On December 15th, the west entrance of Yellowstone re-opens to a truly unique experience. Winter visitors enter the park only by over-the-snow means, either people-powered (snowshoe or cross country ski) or via snowcoach or snowmobile. Daily tours are available from West Yellowstone through businesses with Yellowstone park permits, called ‘concessionaires’.
Commercially guided snowmobile trips travel over snow covered, groomed roads to popular destinations including Old Faithful and the Grand Canyon of the Yellowstone. These vehicles travel on the same roads that you do in the summer over snow prepared by groomers. The groomers work to smooth and pack the snow ensuring that the roads are adequately covered and making for a much smoother ride for visitors.
Yellowstone Park has very specific guidelines for any over-the snow travel. Snowmobiles must travel in a group of ten or less and be accompanied by an authorized guides. Additionally, snowmobiles must have a four-stroke engine and comply with BAT (best approved technology) standards designed to minimize noise and emissions.
These newer snowmobiles also include rider-friendly features such as heated handgrips and thumb-warmer, seats, mirrors and even reverse. This makes them easier to drive, even for someone who has never driven a snowmobile before. Many models are two-up allowing a driver and passenger to share the same snowmobile.
Snowmobile tours leave each morning from West Yellowstone and return in late afternoon. Many local hotels arrange for shuttles to tour operators or have snowmobiles right on site. Others arrange to shuttle you to your snowmobile or vice versa. If driving to West Yellowstone, you can just park your car at the business for the day. Some companies even offer shuttle service to-and-from the Big Sky area.
You will need a park pass to enter Yellowstone. The tour business will help determine what pass is needed and take care of all the paperwork at this time. Yellowstone Park also requires a valid driver’s license if you are going to drive a snowmobile. Make sure to bring your license along with you on the tour. If stopped by a ranger, you will need to show it. A temporary driver’s license or learning permit is not allowed.
Remember, you can ride “double” if you want on these four-stroke snowmobiles. A child could ride with a parent, or a couple could share a sled. Speed limits are very controlled in Yellowstone and you will be riding only on approved roadways. So, many people choose to double up to relax and enjoy the ride or reduce the cost of individual snowmobiles.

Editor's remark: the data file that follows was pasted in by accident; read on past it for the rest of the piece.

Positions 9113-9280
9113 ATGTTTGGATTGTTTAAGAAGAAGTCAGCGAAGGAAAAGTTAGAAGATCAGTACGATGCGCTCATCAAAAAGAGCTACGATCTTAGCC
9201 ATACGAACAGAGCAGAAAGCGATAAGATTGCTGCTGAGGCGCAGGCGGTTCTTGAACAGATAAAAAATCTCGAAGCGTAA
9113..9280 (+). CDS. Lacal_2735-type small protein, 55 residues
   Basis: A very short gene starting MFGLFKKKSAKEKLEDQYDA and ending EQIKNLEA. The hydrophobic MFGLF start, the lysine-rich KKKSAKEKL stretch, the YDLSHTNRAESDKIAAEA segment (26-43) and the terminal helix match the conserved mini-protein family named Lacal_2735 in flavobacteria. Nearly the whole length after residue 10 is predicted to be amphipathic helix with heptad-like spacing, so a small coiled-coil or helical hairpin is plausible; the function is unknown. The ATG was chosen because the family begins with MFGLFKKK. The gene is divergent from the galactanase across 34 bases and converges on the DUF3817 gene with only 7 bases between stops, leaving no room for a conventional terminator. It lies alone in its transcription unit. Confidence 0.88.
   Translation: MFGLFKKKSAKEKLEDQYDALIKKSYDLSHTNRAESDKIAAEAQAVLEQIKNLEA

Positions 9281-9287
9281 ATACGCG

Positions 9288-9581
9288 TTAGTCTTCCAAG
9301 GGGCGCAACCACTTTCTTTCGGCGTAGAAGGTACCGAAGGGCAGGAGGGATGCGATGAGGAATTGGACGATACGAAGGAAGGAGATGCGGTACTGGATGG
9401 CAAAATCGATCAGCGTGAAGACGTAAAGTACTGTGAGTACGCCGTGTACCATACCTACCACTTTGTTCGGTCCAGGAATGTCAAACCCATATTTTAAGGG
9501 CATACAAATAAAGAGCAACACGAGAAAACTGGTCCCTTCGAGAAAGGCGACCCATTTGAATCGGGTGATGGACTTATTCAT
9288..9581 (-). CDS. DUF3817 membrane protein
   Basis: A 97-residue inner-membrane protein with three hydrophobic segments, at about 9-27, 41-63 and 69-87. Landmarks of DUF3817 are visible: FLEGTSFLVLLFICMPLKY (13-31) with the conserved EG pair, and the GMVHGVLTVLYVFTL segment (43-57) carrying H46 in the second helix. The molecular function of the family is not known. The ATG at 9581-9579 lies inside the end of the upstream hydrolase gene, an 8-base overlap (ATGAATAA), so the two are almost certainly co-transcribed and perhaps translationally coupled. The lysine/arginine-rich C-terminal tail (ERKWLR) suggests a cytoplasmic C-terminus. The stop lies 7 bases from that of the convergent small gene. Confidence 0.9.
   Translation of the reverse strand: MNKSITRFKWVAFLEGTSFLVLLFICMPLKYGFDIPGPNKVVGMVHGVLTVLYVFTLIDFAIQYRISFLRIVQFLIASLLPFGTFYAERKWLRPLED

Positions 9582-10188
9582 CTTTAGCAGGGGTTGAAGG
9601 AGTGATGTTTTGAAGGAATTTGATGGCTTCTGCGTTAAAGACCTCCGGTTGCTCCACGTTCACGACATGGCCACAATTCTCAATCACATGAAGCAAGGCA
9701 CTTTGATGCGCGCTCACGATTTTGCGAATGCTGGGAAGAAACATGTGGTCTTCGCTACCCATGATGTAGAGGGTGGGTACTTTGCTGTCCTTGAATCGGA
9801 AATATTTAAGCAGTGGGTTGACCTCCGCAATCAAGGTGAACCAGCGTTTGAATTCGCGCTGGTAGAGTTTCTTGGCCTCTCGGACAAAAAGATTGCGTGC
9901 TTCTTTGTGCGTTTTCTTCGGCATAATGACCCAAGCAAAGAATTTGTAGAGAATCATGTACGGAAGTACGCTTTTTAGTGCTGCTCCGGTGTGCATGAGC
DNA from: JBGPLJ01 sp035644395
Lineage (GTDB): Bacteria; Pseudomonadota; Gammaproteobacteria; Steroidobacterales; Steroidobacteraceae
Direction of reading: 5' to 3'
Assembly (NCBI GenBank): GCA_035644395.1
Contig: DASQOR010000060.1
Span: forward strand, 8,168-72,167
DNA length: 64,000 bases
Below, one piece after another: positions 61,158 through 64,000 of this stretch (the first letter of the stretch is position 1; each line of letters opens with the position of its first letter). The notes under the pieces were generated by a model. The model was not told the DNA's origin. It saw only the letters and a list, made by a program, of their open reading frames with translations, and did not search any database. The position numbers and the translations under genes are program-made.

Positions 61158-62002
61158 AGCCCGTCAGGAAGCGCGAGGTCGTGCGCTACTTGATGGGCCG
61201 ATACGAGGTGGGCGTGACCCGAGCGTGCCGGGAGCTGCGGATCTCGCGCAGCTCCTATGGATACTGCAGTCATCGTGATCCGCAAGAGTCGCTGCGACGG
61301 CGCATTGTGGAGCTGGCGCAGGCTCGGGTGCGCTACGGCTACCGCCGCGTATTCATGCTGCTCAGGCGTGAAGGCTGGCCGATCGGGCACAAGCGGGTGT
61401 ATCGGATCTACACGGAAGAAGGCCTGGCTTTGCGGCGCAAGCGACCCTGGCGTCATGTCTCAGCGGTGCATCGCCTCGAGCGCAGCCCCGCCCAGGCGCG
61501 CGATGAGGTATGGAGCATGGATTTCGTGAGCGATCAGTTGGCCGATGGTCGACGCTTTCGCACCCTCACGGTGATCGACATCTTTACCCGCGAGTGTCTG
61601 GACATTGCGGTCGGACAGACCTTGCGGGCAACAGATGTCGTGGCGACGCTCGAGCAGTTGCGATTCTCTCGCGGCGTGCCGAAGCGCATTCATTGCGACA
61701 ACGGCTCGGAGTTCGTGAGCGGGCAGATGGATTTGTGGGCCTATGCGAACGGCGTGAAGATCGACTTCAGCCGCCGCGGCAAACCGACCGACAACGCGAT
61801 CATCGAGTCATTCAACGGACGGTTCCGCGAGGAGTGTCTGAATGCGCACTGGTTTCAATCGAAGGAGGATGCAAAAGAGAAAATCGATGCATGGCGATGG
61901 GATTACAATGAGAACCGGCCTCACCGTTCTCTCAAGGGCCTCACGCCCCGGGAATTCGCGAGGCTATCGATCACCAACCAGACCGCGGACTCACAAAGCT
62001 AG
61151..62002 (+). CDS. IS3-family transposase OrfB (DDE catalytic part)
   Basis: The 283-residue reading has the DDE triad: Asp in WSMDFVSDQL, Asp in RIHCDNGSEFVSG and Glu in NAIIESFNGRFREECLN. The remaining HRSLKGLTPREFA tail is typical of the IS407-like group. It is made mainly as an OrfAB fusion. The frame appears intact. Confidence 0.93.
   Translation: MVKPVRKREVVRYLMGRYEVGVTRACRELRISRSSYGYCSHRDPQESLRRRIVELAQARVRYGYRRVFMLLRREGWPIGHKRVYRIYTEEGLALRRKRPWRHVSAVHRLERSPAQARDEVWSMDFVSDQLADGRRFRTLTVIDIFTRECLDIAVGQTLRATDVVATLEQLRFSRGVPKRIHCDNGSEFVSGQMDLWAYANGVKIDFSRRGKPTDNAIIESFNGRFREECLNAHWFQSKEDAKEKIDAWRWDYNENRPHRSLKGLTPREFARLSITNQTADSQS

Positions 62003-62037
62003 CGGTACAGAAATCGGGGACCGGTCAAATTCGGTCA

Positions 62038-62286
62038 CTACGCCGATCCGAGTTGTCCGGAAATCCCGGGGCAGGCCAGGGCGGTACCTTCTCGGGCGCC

Tour companies will also provide optional insurance. The insurance will cover any accident, minus a deductible. If you have existing ATV or snowmobile insurance at home, check with your agent to see if you are covered. Or, ask to add a rider if you would like.
Once you have signed the necessary paperwork, it’s time to suit up. When traveling in Yellowstone in winter, just remember the basic rule of thumb is to keep warm (but don’t sweat) and keep hydrated. The best dressed Yellowstone visitor always layers! Several, easily adjustable layers of clothing allow you to adjust to rapid changes in weather and temperatures. Many people don’t realize that weather conditions can vary from one part of the park to another.
You clothing should handle cold down to -35 to -40 degrees F. Be sure your clothing includes a windproof, hooded outer layer with wool or other insulated garments underneath. Many snowmobile rental companies rent snowmobile suits made of high quality new technology materials. Avoid wearing cotton jeans and sweatshirts under your suit that do not allow sweat to evaporate.
The majority of heat is lost through the extremities so go the extra length for your hands, feet, and head. When snowmobiling, make sure that you have a baklava or head sock on under your helmet. We have ones with extra thickness around the neck area or just make sure to wear a warm, turtleneck type long underwear and/or sweater. Some tour operators include them as part of the equipment rentals while others sell them.
Wear gloves or wool mittens with shells that breathe to allow moisture to escape from sweaty hands. Good boots, rated to -40°, are essential when snowmobiling. Again, most snowmobile tour operators will provide boots and gloves as part of their rentals.